How does that play here, or does that bode either for or against him or others here? Meaning, how much of a mirror is it?

MERRILL: Right. Well, I mean, as you know, Dana, I mean, the states are very different. The electorate is very different. The process is very different. So, you know, I think everyone knew going into Iowa, we all knew what the result was going to be. He was going to win and win handily and he did.

New Hampshire is an open primary, the undeclareds or independents, as you call them, have a chance to participate here. That's a different demographic. The issue set is different here as well. And so, I think that, you know, Iowa was an important race for Donald Trump. He did very well here.

Give him credit to there. Give him credit where it's due. But in New Hampshire, Nikki Haley has laid the groundwork to succeed. She's in striking distance. I saw a new survey today that had it tied up at 40. You know, we'll see. And plus, you know, you just saw with Governor Sununu, she's got a heck of a home run hitter to be with her these last seven days.

BASH: Well, you know, one of the things that made Donald Trump's victory so strong wasn't just who he is and why they like him, but it's that unlike 2016, he had a really --

MERRILL: Absolutely.

BASH: -- serious organization and ground game there. How much is Nikki Haley going to be helped with Chris Sununu? I mean, he's a lame duck governor. They know they have to run every two years, but does his ground game exist, and will that help her? Does he have the infrastructure to help her?

MERRILL: Well, I think, first of all, she has that infrastructure. She's really made an investment in New Hampshire over the last 11 months that we've seen here. You know, we saw her beginning to take off here before she had strong debate performances, before Governor Sununu's endorsement.

So lay over top of that AFP's support. As we know, AFP has been supporting her here. And they've got a really impressive ground game in place now for Nikki Haley. And overlay that with Chris Sununu, who's the most popular Republican of his generation.

And I think she's going to have the grassroots resources she needs to, you know, to hopefully pull this thing out from her perspective.

[12:40:02] BASH: Because AFP was on the ground for her and Iowan didn't seem to help much. I mean, who knows? I shouldn't say that. Maybe she would have done --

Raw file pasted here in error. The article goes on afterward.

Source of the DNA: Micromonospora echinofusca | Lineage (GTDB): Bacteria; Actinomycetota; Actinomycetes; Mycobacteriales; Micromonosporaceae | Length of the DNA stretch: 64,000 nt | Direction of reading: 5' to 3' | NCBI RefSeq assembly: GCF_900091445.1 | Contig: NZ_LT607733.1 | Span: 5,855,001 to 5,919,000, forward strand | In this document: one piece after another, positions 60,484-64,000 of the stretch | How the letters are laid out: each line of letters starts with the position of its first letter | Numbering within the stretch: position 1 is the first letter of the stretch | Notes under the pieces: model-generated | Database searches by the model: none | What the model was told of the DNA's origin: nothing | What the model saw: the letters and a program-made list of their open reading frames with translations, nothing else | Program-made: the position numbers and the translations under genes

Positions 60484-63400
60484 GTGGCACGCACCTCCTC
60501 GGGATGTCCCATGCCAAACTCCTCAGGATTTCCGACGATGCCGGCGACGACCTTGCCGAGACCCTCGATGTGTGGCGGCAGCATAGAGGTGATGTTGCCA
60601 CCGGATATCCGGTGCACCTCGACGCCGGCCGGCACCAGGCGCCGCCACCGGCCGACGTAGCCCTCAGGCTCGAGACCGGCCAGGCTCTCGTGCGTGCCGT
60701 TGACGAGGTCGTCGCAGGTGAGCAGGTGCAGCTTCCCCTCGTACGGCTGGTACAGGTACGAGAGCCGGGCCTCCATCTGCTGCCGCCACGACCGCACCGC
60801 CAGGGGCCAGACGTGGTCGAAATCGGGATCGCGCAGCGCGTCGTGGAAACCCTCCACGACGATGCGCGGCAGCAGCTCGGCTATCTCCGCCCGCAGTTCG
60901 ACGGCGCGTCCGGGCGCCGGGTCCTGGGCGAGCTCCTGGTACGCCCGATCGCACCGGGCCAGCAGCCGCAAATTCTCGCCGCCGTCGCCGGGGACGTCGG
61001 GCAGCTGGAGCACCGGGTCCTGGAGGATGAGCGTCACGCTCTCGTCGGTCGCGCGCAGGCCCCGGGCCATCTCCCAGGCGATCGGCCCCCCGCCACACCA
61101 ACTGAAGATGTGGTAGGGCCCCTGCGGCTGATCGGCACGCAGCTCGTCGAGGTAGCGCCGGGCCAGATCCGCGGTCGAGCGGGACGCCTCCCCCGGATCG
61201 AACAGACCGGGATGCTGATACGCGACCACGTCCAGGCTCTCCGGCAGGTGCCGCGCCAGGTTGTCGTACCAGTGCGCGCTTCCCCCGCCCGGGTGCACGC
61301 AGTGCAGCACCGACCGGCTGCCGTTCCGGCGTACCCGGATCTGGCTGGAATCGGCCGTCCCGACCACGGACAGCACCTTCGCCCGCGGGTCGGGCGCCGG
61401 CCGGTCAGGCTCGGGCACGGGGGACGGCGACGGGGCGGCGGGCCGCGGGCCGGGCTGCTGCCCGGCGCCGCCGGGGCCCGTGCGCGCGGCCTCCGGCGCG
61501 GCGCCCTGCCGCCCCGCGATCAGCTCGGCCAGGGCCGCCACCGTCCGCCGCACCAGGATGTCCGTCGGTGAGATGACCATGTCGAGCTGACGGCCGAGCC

MERRILL: Well, I think it probably did help, Dana --

BASH: Yes.

MERRILL: -- in the sense that, you know, no one expected her to do well there. I mean, look, Ron DeSantis made a strategic decision a few months ago to put his eggs in the Iowa basket. That was a tough result for them last night. I don't think anyone expected Nikki Haley to do too well there.

BASH: I want to go back to your experience that I mentioned introducing you. You did work on Rubio's campaign here.


BASH: And in Iowa, we were looking at the Rubio counties, the counties where Rubio won in or did well in 2016, because that could be potentially where Nikki Haley would do well. Do you see similarity in terms of the kind of voters she's going for? And if so, what did you learn working in the Marco Rubio campaign when He didn't do well here --


BASH: -- against Donald Trump that she could learn a lesson from?

MERRILL: Yes, I think that, you know, her focus is going to be on, you know, Hillsborough, Rockingham County, really Concord South. That's where the lion's share of the Republican vote is. And there are a lot of suburban communities there that are, you know, really strong Republican towns.

Most of the top 20 Republican towns in the state are Concord South. So that's Manchester, Nashville, then out towards the seacoast. And so I think she has an opportunity to do well in those communities that, you know, suburban voters that resonate with her.

BASH: I just want to show one piece of data from last night, and I want to get your take on it. The entrance poll showed 65 percent of Republican caucusgoers said, yes, Donald Trump is fit for presidency, even if he is convicted of a crime. 31 percent said no. To you, which is the most significant, impactful figure, the yes or the no?

MERRILL: I think the yes. I think the yes, which, you know, suggests that, you know, Donald Trump has a lot of support. You know, it's a little bit lesser here in New Hampshire, but look, he still has a really high floor. He's been in the low to mid-40s all the way through, so there's a lot baked in with Donald Trump people, you know, like him.